Recently, Senior Editor Jim Ferguson and the OutPost team wrapped up post-production for two Frontline programs that aired back-to-back, Iraq’s Assassins and Yemen’s COVID Cover-Up. The filmmakers for both programs were based in the UK, and, as a result, the footage was primarily shot in 25 frames per second progressive (25P). Additionally, other footage in these programs was shot at 23.98p, 29.97p, and 59.94i, and the difference between the various frame rates could be a jarring experience for the viewer. The final program file to PBS had to be delivered in 59.94 - interlaced.
Behind the scenes, Ferguson started the online edit by converting all footage to 59.94 using the Avid Symphony timeline. With the majority of footage for these two programs shot progressively, the 59.94 interlaced shots emerged as the outliers. Ferguson then converted any 59.94 interlaced shots to 29.97 progressive in order to make the two types of frame rates feel similar and become more cohesive.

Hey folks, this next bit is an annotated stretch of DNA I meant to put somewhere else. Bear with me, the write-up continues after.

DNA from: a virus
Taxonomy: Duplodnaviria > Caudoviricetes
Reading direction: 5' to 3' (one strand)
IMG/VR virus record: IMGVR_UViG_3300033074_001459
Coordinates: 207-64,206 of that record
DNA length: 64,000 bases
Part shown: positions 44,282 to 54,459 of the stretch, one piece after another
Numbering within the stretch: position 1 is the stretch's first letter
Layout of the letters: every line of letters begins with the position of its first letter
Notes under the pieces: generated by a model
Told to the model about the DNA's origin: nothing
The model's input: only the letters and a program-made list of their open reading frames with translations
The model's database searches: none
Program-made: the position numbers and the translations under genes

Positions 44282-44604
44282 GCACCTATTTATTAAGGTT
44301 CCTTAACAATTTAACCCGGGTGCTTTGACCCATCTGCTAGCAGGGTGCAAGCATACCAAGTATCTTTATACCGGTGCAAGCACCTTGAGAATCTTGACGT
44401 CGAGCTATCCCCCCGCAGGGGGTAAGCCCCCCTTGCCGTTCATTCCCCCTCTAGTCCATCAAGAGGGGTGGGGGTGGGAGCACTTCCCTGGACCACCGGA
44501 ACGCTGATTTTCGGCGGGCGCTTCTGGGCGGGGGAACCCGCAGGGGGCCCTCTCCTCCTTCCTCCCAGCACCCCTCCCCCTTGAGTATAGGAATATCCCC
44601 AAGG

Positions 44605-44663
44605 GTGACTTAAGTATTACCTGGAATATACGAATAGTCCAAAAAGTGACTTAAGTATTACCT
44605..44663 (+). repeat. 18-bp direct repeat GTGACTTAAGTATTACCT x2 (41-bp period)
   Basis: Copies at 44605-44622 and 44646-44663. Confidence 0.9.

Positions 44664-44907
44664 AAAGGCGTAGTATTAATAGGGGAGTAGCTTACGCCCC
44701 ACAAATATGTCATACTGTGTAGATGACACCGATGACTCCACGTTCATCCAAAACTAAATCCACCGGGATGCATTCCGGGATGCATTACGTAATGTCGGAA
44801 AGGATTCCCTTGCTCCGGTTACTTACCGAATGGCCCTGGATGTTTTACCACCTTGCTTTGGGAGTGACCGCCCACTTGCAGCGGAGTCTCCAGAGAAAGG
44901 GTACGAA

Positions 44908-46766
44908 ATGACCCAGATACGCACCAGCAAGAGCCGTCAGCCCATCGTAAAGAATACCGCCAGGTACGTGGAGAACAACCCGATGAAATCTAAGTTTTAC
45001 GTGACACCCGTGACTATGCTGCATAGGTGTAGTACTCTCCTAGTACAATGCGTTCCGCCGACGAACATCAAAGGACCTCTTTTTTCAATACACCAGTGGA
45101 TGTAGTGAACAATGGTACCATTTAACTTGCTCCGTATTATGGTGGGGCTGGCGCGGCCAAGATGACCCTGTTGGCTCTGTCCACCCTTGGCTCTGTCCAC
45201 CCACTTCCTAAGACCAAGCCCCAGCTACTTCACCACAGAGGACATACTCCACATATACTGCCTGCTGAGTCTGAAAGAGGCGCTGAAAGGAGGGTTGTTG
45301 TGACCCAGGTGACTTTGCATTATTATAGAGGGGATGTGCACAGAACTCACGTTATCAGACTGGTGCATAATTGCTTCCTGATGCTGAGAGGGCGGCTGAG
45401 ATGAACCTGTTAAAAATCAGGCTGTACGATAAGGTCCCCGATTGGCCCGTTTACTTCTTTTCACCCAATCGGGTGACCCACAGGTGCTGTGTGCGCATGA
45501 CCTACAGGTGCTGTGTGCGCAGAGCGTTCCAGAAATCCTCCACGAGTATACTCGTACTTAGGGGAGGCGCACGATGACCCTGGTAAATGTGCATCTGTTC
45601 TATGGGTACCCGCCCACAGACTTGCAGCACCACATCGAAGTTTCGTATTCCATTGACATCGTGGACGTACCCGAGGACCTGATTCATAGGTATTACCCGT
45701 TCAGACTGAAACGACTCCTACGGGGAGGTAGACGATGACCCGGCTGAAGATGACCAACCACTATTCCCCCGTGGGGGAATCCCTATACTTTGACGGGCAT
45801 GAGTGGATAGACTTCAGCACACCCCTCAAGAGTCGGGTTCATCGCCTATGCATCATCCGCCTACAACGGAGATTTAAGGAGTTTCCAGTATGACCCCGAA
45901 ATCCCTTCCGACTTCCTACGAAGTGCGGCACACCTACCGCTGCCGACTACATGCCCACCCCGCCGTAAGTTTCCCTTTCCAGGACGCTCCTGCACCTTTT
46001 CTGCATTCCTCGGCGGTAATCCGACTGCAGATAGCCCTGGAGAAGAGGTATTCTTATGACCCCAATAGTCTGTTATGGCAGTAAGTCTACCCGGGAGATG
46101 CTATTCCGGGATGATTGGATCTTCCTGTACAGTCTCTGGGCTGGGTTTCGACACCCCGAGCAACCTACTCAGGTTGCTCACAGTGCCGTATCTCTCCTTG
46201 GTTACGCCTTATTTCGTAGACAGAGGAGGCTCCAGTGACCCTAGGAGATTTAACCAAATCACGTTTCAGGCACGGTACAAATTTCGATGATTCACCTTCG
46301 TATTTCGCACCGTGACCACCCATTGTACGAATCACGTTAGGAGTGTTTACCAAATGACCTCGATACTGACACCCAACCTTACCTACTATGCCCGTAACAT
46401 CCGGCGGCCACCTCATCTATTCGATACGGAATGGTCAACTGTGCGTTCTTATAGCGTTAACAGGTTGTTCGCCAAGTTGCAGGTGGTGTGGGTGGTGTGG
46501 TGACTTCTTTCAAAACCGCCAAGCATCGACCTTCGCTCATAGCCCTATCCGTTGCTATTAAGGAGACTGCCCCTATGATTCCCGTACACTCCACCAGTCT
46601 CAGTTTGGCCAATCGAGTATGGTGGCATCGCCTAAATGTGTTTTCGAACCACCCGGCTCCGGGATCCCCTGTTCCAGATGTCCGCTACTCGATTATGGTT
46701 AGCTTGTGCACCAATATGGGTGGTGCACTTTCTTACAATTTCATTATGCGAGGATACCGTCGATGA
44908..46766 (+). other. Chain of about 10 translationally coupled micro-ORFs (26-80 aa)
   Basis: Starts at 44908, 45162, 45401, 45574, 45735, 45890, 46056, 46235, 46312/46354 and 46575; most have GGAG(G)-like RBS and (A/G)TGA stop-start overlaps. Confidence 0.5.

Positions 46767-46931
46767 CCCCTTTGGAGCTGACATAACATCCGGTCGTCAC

Most Frontline programs have a similar 29.97p look with the majority of filmmakers shooting footage in a progressive frame rate -- 29.97p, 25p, or 23.98p. When the post-production team discovers a truly interlaced 59.94 shot, they will often convert it to a progressive frame rate by using the Avid Timewarp function.
There are a few exceptions, such as stock footage that’s meant to look like it’s coming from an old TV broadcast, as well as animated graphics. In the first case, with old TV footage of, say, the George W. Bush era (early 2000’s), the interlaced nature helps the audience place this footage within its historical context.
Utilizing these progressive/interlace differences becomes one of the many creative tools employed by the OutPost team to help tell the director’s story. With animated graphics smoothing out the motion is generally more pleasing to the eye, and more frames helps with that smoothing. This is one reason that animation is delivered to the OutPost as re-rendered files in the interlaced 59.94 speed.
In the case of Yemen’s COVID Cover-Up, there was one 25p animation that could not be re-rendered in time for broadcast. As a result, Ferguson used Avid Fluid Motion Timewarp to create a smooth and fluid animation for final PBS broadcast.